Data can be a competitive differentiator for a company, says Craig Spiezle of the Online Trust Alliance. But knowing when to dump no-longer-needed information can help prevent a breach.
The Online Trust Alliance recently issued its Data Protection and Breach Readiness Guide, claiming its research verifies that more than 740 million records were exposed in data breaches worldwide during 2013.
The takeaway: Organizations need to ask what data is completely necessary for them to store.
"If you think of transactional data, someone like Amazon, it makes sense that they maintain your purchases for a few years," Spiezle says in an interview with Information Security Media Group [transcript below]. "You may have a question, there may be a problem or there may be a recall. There are legitimate business reasons [for] collecting data for several years."
But if an organization e-mails a user 20 times over the span of two years and they fail to respond, "maybe you should then delete that customer from your database," Spiezle says.
A key issue when it comes to data protection is how organizations handle their data management strategy.
"Who has access to that data, how do you track that, what provisions do they have and how do you encrypt [it]?" Spiezle asks.
In the interview, Spiezle discusses:
- Responsibilities of organizations to be stewards of data;
- Cybercriminals exploiting weaknesses in how users employ passwords; and
- Methods the alliance used in reaching its findings on data breaches.
Spiezle has headed the Online Trust Alliance for nearly 10 years. Before joining the alliance, he spent more than a decade at Microsoft in several management roles, including director of security and privacy product management.
Records Exposed Hit New High
ERIC CHABROW: Do the record numbers of breaches that you report reflect more organizations knowing they have been breached, or are more breaches occurring?
CRAIG SPIEZLE: It's a combination. Of course we don't know what we don't know and there is always the companies that either have not had a breach, don't know they've had it, or haven't disclosed one. The point is that the cybercriminal is becoming more and more precise, focused, and innovative in many areas, and it just underscores the challenges that businesses are in a big data economy.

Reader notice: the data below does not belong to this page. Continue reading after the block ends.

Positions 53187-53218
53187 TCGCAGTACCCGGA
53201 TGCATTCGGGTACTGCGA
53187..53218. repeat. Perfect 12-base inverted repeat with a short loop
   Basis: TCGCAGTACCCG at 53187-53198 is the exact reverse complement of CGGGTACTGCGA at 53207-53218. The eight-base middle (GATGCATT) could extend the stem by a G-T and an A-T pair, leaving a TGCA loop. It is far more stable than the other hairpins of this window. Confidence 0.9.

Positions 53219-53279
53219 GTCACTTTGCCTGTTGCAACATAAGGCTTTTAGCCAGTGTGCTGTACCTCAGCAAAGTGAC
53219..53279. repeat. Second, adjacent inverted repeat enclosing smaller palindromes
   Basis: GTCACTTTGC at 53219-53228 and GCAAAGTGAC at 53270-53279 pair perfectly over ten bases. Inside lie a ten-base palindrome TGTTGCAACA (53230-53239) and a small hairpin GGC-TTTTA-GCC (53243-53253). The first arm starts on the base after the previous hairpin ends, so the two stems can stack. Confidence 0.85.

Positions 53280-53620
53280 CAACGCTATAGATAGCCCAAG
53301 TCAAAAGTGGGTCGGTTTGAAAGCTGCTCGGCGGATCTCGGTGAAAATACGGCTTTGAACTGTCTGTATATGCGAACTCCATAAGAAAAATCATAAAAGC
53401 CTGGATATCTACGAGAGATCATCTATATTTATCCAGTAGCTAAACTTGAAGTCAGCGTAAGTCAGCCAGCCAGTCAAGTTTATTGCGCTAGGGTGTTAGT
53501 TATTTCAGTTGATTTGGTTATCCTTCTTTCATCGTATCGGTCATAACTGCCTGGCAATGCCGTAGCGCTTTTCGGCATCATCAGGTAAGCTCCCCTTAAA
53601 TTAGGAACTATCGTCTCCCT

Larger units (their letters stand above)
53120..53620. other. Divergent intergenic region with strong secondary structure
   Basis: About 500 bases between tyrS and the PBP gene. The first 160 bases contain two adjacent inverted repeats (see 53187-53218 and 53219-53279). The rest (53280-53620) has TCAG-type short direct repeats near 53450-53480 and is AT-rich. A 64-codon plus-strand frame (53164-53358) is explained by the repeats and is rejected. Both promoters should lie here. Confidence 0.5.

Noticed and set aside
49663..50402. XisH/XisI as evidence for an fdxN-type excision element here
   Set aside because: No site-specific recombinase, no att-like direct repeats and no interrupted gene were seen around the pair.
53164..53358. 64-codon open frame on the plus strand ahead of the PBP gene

CHABROW: How did you determine that 740 million plus records were exposed in 2013, and is this a worldwide number or just the U.S.?
SPIEZLE: So this is a worldwide number and our data sources come from multiple ones that we actually hear about directly by working with organizations like the Open Security Foundation and the Privacy Rights Clearinghouse, who track these reports as well. We take their data, again the records exposed, and then dig down into each one of those instances based on what has been publically shared.
CHABROW: How big of an increase was 2013 [in terms of data breaches]?
SPIEZLE: If you're looking at, it's increased in many different areas. For example, if we look at just credit cards and social security numbers, the increase is over five-fold last year and that is very concerning. But what's also concerning is the number of breaches of user accounts, credentials and passwords, which in many ways are some of the most challenging areas for compromising identity theft. Look all across the spectrum, the number of incidents right now are about the same as last year but what's [increased] is the number of records. What that is really telling us is, the cyber criminals are being more focused after going to big targets, no pun intended, obviously we're now looking at Target over a hundred million [records stolen]. That is roughly 50 percent of adults in the U.S.
Breaches: Five Years Ago
CHABROW: What is different today with breaches then five years ago and what is different today than a year ago?
SPIEZLE: I think the cybercriminals are getting very smart. They recognize that consumers are sometimes lazy and reuse passwords or user names. They find if they are able to compromise a very large target, they may be able to use those to compromise other accounts downstream. This is my point of why user names and passwords are equally, if not more, damaging then a bank card number. We're also seeing, and this is observed through monitoring the chats and discussion groups of the criminal underlines, giving more jobs of sharing and trading data. If you think about data brokers in the business economy, there are data brokers in the underworld economy.